It succinctly records our experience of emerging from the 1st National Lockdown in July.
Jon Williams, 50, from Ledbury, Herefordshire set up Eastnor Pottery with his wife Sarah Monk, also 50, 26 years ago. Since then, they’ve been teaching the British public how to get to grips with a potter’s wheel and coach them through the process of clay throwing.
“It’s our baby”, Jon says, “What started out as a studio where Sarah and I made pots to be sold all over the world became our everything – a place where we could do what we loved and work with other people. We never factored in the possibility of our business being affected by a global pandemic – who does?!”
Like many other small businesses, COVID-19 threw the future of Eastnor Pottery into complete chaos. In total, Eastnor Pottery was closed for just over 15 weeks, from 17th March until 4th July. At one point, Jon was forced to start thinking about other work: “It was really concerning. I just couldn’t see how we could sustain what we do here. I seriously dabbled with the idea of becoming a postman to keep us afloat.”
Before COVID-19, Eastnor Pottery employed a core team of four people, increasing to seven in the summer months during Peak season. When lockdown hit, Jon and Sarah had to shrink the team right back to just the two of them: “The uncertainty of the situation was very unsettling. As a business owner you are responsible for the wellbeing of your staff. Having to shut up shop for three months meant there was no work for our employees. Luckily, we were able to access the furlough scheme and the government’s small business grant.”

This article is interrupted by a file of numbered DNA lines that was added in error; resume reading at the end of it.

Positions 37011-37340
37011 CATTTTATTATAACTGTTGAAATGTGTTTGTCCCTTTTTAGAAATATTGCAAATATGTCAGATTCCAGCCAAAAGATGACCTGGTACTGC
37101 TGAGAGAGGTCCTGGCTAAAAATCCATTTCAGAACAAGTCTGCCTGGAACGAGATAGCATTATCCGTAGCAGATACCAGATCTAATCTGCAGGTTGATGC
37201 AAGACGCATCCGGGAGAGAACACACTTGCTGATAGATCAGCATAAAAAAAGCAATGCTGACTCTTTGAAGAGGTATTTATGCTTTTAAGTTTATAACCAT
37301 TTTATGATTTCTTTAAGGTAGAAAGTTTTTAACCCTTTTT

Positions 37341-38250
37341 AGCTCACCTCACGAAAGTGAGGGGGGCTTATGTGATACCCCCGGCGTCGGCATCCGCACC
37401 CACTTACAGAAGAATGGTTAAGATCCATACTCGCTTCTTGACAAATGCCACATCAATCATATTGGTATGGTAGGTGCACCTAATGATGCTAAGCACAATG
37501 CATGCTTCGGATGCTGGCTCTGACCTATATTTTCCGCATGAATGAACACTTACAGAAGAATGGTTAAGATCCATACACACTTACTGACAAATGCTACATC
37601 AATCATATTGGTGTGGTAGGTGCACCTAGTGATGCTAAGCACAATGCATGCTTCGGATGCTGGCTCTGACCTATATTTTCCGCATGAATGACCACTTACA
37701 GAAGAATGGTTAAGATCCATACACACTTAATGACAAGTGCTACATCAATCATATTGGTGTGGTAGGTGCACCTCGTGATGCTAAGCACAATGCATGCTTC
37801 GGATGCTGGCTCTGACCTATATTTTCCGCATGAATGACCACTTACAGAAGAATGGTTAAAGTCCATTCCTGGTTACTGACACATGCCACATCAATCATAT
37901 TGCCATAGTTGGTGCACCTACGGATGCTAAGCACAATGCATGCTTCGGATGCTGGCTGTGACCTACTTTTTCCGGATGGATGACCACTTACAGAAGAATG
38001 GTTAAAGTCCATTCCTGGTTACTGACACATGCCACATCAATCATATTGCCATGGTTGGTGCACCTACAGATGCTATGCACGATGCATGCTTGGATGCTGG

Working with Virgin Experience Days meant that the team had a huge number of classes to put on hold. This really shone a light on some of the admin processes that needed revamping and in a bittersweet turn of events, lockdown allowed Jon and Sarah the time to address these issues: “I’m historically one of those people who will write myself a note and then find it two weeks later, Jon laughs, “Our admin system really needed updating and lockdown gave us the chance to regroup. We’re savvier and much more efficient now – we’ve set up an online system which has hugely streamlined our booking process.”